SAO PAULO, April 24 (Reuters) - A previously unreported Brazilian court injunction last month has thrown a wrench into Bunge Ltd’s plan to take over two soy processing plants from local crusher Imcopa, according to court filings seen by Reuters.
The injunction was granted on behalf of two Panamanian entities identified in the filings as “third parties.” It effectively suspended a bankruptcy court auction in which Bunge had bid a combined 50 million reais ($9.16 million) for the plants.
The Feb. 17 offer, made under an Imcopa reorganization plan approved by creditors in 2017, also entailed assumption by Bunge of around 1 billion reais ($183.11 million) of debt related to the assets.
Both Imcopa and Bunge have since challenged the ruling suspending the sale of the plants, which crushed a combined 1 million tonnes of soybeans in 2019, according to filings dated April 20 and April 16.
Imcopa argued before the court that the Panamanian entities, which say they acquired claims against Imcopa from other company creditors, made “false allegations” and hence “induced the judge to error.”
Procedural delays caused by the coronavirus pandemic have made it difficult to predict the timing of a new ruling that would allow Bunge to close the deal, a source familiar with the matter said on condition of anonymity.
Bunge’s acquisition is seen as crucial to keeping the plants running, protecting 650 jobs and repaying Imcopa creditors.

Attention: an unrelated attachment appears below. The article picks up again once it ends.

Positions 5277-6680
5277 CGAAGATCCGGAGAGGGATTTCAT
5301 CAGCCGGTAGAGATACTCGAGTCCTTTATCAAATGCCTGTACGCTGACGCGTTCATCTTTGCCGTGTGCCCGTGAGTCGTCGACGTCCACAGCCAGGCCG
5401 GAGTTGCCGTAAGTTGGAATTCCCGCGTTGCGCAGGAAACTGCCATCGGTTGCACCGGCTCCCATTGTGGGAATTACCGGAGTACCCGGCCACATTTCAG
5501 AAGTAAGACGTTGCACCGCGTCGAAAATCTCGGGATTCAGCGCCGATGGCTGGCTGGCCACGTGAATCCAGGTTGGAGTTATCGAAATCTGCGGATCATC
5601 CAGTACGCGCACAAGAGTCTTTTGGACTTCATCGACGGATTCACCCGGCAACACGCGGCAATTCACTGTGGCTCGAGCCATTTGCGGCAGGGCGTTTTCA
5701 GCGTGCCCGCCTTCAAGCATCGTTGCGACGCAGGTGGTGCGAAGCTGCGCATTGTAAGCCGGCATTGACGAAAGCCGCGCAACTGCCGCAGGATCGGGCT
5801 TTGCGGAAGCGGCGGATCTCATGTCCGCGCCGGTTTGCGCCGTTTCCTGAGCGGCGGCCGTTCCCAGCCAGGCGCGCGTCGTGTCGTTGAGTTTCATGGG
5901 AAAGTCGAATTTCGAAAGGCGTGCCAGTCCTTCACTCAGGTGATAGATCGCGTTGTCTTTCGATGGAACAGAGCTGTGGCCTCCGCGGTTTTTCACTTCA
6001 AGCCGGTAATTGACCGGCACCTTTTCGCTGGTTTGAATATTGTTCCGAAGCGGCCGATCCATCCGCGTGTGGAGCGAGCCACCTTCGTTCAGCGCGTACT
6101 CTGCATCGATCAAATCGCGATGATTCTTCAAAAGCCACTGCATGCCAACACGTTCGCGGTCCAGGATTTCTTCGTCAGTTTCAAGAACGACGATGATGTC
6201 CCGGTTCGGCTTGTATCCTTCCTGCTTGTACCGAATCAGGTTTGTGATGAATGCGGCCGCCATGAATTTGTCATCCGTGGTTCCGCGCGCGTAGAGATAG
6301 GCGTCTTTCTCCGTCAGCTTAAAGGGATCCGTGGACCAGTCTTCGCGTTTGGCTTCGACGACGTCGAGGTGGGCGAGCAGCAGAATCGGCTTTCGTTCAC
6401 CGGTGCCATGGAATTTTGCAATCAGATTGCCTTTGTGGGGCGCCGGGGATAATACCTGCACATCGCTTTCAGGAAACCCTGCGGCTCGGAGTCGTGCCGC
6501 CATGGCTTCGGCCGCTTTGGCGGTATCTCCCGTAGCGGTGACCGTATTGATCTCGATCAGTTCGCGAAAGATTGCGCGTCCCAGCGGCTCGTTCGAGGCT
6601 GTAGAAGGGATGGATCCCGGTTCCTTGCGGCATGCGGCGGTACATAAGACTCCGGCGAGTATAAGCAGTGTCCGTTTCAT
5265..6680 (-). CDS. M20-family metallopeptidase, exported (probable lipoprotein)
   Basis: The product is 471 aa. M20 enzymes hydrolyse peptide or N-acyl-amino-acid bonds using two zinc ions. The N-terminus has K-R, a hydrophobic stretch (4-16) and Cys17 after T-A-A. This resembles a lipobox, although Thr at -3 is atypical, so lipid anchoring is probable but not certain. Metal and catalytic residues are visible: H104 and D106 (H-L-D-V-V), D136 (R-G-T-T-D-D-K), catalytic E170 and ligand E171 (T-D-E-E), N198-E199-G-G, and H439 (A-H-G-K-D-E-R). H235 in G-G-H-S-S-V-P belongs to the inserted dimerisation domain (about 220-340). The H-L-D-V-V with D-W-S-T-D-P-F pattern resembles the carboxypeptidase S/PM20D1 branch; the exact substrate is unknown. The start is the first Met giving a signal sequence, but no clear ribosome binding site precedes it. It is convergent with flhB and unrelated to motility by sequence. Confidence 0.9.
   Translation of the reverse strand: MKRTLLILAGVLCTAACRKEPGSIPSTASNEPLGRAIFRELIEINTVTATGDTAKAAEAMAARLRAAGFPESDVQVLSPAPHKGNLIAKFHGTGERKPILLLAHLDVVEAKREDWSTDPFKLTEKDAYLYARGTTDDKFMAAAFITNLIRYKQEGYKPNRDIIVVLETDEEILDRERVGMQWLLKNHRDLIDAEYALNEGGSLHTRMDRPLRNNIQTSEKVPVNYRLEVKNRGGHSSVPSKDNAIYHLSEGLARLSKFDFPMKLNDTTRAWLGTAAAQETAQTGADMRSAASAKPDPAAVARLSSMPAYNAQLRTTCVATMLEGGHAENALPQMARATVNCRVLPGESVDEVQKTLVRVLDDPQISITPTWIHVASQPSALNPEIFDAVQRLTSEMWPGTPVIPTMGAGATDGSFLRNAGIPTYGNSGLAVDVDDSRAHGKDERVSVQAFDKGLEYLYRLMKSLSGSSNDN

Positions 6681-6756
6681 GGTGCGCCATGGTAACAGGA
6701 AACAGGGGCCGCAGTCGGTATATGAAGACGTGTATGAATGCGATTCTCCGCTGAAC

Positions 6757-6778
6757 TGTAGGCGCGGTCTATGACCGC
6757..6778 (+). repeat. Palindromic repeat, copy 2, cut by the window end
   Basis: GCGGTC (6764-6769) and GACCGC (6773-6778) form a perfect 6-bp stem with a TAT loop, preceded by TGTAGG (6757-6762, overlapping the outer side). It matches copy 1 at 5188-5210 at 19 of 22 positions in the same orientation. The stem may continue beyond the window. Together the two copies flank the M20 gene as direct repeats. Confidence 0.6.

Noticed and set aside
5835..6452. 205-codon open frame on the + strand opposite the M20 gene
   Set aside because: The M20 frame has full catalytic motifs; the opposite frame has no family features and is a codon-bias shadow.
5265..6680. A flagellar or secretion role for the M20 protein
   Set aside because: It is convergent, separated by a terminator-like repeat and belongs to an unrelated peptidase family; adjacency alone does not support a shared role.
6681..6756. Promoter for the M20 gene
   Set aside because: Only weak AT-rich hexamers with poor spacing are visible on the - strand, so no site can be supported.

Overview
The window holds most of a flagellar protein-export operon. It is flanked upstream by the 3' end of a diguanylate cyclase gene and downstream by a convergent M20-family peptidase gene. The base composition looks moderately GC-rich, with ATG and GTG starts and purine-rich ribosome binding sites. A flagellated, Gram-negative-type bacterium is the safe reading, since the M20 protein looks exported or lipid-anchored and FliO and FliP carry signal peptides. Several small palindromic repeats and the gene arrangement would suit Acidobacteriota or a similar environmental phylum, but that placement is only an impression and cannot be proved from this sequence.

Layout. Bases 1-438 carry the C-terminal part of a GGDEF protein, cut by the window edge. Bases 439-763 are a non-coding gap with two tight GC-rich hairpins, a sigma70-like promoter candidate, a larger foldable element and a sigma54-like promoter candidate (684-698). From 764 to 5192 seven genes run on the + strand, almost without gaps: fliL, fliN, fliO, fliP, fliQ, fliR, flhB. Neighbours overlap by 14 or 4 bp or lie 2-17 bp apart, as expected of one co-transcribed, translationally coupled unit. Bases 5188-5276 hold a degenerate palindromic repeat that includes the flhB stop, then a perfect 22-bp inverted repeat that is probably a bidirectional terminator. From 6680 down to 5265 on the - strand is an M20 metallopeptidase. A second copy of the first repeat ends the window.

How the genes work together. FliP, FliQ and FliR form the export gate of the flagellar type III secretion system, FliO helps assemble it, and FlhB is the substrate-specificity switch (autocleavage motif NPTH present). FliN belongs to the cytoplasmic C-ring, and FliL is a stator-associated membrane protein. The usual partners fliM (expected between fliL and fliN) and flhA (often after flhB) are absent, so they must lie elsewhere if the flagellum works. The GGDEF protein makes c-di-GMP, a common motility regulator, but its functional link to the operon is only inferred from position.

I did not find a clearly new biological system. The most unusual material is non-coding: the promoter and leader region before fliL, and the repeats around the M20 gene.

The Imcopa plants have been run since 2014 under an agreement with Brazilian brewer Cervejaria Petrópolis whereby it pays certain operating expenses in exchange for the proceeds of their soy processing activities.
That contract represents Imcopa’s only source of income, it said in court filings.
Last year, Imcopa tried to end the agreement with the brewer due to an alleged breach of contract, sparking a parallel legal battle.
Imcopa is now seeking repayment of at least 4 million reais from Cervejaria Petrópolis covering certain operating expenses incurred this year, court filings showed. Imcopa says its ability to keep processing soy is threatened by a lack of money to pay suppliers.
Bunge said it won the auction but has yet to sign the purchase agreement for the plants, which will only happen after the bankruptcy court approves the deal.
Imcopa declined to comment.
Cervejaria Petrópolis told Reuters it is current on all its contract obligations, adding that it does not recognize certain expenses claimed by Imcopa under their agreement that extends at least until 2024.
$1 = 5.4613 reais Reporting by Ana Mano Editing by Paul Simao